What if you were to see yourself in your professional role as what you are—and a missionary?

What if you understood you were an accountant and a missionary? A lawyer and a missionary? A nurse, teacher, coach, mechanic, plumber—and a missionary?

What if, like Dr. Naylor, you saw your job, volunteer activities, recreational groups as your “platform?”

A platform is what missionaries call a vocation or skill set that gives them access to reach someone with the gospel of Jesus Christ.

– What if God has gifted you with a skill, a service, a specialized training that gives you access to certain places and people so you can find a way to talk about Jesus?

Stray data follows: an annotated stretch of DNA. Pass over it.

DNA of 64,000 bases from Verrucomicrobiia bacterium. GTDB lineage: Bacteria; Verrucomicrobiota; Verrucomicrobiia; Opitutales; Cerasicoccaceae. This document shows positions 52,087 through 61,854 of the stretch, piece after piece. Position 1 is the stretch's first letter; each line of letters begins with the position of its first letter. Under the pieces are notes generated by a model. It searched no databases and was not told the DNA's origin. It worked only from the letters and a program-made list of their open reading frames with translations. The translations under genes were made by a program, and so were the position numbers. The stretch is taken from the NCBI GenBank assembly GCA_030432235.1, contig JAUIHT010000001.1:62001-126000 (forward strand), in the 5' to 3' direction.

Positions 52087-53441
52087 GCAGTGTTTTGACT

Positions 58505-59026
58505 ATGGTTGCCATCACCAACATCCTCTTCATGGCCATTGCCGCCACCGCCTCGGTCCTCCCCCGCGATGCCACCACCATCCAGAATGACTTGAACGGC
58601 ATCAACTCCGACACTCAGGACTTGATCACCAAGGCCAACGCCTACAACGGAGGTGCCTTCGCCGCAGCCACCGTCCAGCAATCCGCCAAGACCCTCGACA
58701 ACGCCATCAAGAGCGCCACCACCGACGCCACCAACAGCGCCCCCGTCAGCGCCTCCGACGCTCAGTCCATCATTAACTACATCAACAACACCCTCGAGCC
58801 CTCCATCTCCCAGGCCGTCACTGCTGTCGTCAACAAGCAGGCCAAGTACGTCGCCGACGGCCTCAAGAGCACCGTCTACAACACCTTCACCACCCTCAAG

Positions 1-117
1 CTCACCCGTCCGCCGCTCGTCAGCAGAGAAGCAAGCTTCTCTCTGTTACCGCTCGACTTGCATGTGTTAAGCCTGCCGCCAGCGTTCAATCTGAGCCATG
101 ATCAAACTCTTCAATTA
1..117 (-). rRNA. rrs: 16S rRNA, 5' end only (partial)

– What if every Christian in North America began to see themselves as missionaries sent to their communities, schools, gyms, golf courses, tennis courts, running groups, community choirs, political parties?
– What if we understood that Jesus has sent us to the places we are because someone needs to hear His gospel?

Would that change the way you looked at your situation? Would it change the plans you had for your career?

– What platform has God given to you?
– Who is there that you are supposed to reach?

Want to know more about this topic? Watch Mike’s sermon from January 16.

The Sound of Silence

Late yesterday afternoon, I stood quietly in my driveway and looked at the snow-covered beauty around me. The snow covering the hills around me was soft and thick, a blanket that seemed to hold everything perfectly still for the moment.